The accuracy of these drawings should be checked and missing elements should be replaced before any design effort begins. Items such as building column locations, equipment quantities, equipment identification and sizes, utility locations, pits, trenches and aisle sizes should be confirmed by spot checking. Don’t miss to note overhead equipment such as conveyors or cranes that may not appear on layouts.

Equipment condition review

  1. A detailed equipment review and condition assessment is required prior to relocation planning. The plant engineering company and supporting team should document the conditions and make recommendations as to whether the equipment’s condition warrants direct relocation, refurbishment or abandonment.
  2. Often, it costs more to repair, upgrade and relocate the out-of-condition equipment than it does to replace it. For equipment that will be moved, operation and maintenance manuals, maintenance records, spare parts inventories, PLC program data and structural information should be gathered and identified for each specific machine.
  3. If accurate layout drawings are not available, as-built drawings should be developed. The as-built drawing clearly indicate the building column grid, critical utility connections and equipment slated to be relocated. The equipment should be properly identified to include the equipment type, department or area, manufacturer, asset identification number, motor plate data, weight and utility requirements.
  4. High resolution, digital photographs are particularly helpful for equipment documentation. Photograph the equipment from all sides, paying particular attention to utility connection points and external control panels. Check if the facility has special foundations, pits or trenches. Provide detailed dimensions of the pit including depth, length and width, and note any utilities in the pit.
  5. Determine if the equipment from the current facility meets codes in the new location. Check control cabinets and panels for UL, NEC or comparable approvals. Check state permit requirements for boilers and pressure vessels as well.

Equipment database and identification

All equipment information gathered in the field should be added to an equipment spreadsheet or database. Equipment not clearly identified with an asset tag or ID that can be easily read should be manually tagged. During the physical relocation, all of the utility and controls tie points and connections on the equipment should be clearly identified, documented and tagged by the relocation contractor.

Utility and structural requirements

The plant engineering company coordinates with design disciplines to confirm that the utilities are installed in the correct location based on new drawings as well as at the correct time.

Coordination of pit, trench and foundation information requires coordination with a structural engineer. Overhead requirements such as cranes, monorails, conveyors and tooling rails also require structural coordination.

If the relocation is taking place within a “hot” facility (operational) or from a “hot” facility to a “cold” facility (non-operational), temporary or redundant utilities may be required to maintain operations. The plant engineering company will have to identify and coordinate these issues with the correct design disciplines to size the temporary utilities and design the required tie points.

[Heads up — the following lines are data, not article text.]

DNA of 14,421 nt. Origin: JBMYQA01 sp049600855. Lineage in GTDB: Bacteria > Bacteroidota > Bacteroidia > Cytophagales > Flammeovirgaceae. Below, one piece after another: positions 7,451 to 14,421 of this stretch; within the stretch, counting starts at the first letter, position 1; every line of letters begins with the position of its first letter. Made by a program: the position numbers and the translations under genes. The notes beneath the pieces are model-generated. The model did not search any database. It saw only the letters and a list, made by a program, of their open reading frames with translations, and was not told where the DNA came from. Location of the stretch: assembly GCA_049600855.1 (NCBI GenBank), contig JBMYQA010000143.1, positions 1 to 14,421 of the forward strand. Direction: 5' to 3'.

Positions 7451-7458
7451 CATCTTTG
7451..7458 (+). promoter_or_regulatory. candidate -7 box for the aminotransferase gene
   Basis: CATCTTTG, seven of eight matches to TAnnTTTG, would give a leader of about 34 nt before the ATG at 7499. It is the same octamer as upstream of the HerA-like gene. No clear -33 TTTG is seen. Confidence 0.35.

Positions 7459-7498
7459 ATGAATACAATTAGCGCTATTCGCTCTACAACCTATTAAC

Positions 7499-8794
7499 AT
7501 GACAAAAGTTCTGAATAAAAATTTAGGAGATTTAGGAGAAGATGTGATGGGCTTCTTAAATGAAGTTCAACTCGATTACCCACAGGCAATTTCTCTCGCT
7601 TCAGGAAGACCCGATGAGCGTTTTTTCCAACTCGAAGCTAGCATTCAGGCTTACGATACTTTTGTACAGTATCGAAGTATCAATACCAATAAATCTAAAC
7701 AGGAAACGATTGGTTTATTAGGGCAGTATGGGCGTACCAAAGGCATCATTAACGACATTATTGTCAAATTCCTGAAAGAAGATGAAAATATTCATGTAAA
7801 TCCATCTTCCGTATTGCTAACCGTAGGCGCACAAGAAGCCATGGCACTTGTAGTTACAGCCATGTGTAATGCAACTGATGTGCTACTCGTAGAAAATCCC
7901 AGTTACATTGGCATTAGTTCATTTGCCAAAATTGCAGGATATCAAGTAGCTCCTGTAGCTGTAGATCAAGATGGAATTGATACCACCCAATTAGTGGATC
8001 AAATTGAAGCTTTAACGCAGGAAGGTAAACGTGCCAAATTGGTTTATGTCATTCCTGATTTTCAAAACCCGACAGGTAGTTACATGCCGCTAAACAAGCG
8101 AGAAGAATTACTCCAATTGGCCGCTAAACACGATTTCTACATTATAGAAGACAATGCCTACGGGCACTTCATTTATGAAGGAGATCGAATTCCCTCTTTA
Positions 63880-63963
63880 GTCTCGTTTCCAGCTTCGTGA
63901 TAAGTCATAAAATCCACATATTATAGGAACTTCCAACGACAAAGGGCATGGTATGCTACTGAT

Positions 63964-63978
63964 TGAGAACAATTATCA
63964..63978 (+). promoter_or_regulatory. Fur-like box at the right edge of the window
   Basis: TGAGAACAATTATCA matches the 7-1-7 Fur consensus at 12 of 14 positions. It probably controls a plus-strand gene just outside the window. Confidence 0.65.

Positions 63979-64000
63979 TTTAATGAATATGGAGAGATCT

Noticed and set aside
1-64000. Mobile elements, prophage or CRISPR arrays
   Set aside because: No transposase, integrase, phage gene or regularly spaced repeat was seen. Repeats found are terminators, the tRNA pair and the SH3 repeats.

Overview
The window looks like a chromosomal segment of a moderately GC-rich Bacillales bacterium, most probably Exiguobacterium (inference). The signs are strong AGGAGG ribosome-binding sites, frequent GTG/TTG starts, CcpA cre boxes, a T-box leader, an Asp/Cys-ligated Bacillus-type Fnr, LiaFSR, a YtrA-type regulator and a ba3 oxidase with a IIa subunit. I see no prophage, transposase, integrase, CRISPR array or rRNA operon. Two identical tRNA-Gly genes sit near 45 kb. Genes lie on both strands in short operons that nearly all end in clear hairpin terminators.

Scheduling, evolution planning

The schedule being the most critical aspect of relocation may have to consider time for ramping down production at the current location while ramping up production at the new facility, which may require sequencing specific equipment and infrastructure to meet this requirement.

The plant engineering company will have to coordinate with manufacturing operations to develop the sequence and schedule of removal and relocation. This information will also be required by the facilities design team to schedule design, procurement and installation of utilities and structural requirements. Testing and commissioning requirements and durations should be included in the schedule. Detailed schedules should be developed and tracked using project scheduling software.

Equipment relocation work instructions

Equipment relocation work instructions (ERWI) or similar documents should be used which are detailed documents that contain all necessary information about the relocation & its specifics.

Installation coordination

The plant engineering company coordinates & syncs up with the utilities installer and the relation contractor to ensure the arriving equipment is ready to be installed and that the utility tie points are valid and available.

The relocation contractor performs a preliminary test once the equipment and utilities are connected to verify all motor rotations are working properly. Once these tests are complete, the equipment is considered mechanically functional & complete. Before turning the equipment over to manufacturing, the plant engineering company performs an inspection and checks the quality of the installation.

Testing, commissioning

Since each company has different requirements for testing and commissioning, the amount of plant engineering involvement with testing should be clear and agreed upon between the plant engineering company and his or her manufacturing organization early in the project. An ERWI containing the elements of testing & commissioning should be included if the relocation contractor has included support during this phase.